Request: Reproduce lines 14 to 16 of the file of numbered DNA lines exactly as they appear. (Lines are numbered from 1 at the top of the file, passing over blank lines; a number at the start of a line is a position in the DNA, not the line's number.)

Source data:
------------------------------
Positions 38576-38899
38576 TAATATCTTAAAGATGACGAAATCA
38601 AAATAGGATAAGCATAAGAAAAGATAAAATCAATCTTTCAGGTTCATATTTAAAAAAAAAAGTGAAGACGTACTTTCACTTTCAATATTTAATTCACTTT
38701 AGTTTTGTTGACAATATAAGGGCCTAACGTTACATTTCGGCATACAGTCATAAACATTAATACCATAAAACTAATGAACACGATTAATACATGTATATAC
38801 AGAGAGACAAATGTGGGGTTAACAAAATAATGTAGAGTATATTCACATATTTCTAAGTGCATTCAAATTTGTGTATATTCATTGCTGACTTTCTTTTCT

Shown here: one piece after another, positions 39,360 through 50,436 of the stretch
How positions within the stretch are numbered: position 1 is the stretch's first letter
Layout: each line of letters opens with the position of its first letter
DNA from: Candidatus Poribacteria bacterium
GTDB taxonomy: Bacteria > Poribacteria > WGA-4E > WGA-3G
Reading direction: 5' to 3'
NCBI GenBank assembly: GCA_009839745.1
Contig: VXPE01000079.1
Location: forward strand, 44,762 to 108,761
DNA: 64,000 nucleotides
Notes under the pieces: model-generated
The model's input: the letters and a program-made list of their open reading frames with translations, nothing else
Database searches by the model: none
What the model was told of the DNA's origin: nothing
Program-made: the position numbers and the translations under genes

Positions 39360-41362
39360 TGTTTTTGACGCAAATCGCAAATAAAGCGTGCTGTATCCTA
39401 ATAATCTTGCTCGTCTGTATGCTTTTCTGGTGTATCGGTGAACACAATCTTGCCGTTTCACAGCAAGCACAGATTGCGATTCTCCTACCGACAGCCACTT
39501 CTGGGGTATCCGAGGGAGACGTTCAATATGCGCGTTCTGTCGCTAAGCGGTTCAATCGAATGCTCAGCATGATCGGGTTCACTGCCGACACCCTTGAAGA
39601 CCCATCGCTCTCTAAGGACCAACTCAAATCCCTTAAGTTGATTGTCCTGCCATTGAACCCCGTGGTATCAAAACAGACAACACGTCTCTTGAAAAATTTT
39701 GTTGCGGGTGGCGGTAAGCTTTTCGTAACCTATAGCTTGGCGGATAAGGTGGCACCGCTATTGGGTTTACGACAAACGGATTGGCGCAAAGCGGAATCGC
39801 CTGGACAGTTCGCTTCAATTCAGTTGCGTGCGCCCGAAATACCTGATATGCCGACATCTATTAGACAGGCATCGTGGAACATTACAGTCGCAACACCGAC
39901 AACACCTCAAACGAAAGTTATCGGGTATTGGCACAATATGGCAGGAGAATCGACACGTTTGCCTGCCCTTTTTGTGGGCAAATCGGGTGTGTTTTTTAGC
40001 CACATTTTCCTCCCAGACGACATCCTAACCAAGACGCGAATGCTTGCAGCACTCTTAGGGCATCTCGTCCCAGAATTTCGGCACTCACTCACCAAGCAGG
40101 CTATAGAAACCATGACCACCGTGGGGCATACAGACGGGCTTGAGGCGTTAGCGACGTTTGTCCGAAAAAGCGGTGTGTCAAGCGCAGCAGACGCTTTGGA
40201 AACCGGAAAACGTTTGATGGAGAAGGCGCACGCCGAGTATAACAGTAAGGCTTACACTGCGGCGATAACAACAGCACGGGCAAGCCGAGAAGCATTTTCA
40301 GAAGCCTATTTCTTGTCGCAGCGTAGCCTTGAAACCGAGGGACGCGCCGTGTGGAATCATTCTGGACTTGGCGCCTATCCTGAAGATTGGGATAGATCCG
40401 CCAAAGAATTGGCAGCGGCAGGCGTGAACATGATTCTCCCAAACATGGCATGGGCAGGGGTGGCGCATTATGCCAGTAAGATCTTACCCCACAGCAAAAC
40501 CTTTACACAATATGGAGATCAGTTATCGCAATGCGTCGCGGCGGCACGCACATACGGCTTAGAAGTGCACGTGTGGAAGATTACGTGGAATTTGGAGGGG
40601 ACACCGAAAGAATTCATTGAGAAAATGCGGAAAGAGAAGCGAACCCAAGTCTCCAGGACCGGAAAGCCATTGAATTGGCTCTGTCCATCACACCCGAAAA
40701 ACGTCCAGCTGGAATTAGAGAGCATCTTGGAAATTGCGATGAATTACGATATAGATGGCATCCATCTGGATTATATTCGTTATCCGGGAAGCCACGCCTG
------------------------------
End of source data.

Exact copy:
Location: forward strand, 44,762 to 108,761
DNA: 64,000 nucleotides
Notes under the pieces: model-generated